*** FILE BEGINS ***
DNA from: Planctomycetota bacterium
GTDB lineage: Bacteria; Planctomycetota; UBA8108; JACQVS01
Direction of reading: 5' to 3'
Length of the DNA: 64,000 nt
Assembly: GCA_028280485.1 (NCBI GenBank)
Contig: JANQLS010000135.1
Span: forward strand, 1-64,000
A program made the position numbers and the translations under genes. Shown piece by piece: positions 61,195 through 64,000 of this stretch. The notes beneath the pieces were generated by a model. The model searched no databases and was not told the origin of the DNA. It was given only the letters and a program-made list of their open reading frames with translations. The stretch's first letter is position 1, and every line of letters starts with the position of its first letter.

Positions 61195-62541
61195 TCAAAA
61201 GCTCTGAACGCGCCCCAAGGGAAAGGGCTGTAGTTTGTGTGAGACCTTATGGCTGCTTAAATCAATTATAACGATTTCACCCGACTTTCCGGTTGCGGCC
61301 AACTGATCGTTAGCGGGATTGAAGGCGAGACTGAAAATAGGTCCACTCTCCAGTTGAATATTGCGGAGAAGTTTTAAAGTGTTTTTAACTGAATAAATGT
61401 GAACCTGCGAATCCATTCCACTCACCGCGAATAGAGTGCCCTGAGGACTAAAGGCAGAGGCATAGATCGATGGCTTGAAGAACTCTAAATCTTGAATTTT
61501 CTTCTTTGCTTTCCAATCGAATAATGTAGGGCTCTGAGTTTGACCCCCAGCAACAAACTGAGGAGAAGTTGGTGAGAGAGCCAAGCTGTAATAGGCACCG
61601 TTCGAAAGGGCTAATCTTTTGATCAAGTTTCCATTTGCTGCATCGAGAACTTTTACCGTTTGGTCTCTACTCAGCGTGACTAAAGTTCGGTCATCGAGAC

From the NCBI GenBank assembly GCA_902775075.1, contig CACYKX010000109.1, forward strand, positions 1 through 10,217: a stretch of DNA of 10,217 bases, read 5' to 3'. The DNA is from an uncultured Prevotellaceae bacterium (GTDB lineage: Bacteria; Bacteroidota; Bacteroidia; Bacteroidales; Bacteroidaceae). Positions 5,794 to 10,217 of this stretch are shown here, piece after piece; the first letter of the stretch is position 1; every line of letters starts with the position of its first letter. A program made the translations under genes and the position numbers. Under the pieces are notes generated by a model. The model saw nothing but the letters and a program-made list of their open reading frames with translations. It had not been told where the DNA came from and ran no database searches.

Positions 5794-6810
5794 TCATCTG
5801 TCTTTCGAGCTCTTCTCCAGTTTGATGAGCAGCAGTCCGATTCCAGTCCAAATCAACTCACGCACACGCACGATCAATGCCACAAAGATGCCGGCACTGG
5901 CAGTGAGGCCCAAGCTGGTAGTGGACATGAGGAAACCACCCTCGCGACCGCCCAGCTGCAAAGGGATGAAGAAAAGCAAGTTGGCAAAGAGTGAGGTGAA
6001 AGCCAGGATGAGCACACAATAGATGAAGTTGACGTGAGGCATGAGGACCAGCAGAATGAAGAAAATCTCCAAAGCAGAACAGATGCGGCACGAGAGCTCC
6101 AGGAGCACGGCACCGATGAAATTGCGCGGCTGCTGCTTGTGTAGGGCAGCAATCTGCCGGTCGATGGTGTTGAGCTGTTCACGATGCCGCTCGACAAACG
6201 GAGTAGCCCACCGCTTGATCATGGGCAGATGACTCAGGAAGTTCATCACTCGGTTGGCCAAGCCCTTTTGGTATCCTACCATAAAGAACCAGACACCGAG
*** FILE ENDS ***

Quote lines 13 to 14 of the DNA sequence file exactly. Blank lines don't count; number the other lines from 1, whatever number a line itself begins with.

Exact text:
61401 GAACCTGCGAATCCATTCCACTCACCGCGAATAGAGTGCCCTGAGGACTAAAGGCAGAGGCATAGATCGATGGCTTGAAGAACTCTAAATCTTGAATTTT
61501 CTTCTTTGCTTTCCAATCGAATAATGTAGGGCTCTGAGTTTGACCCCCAGCAACAAACTGAGGAGAAGTTGGTGAGAGAGCCAAGCTGTAATAGGCACCG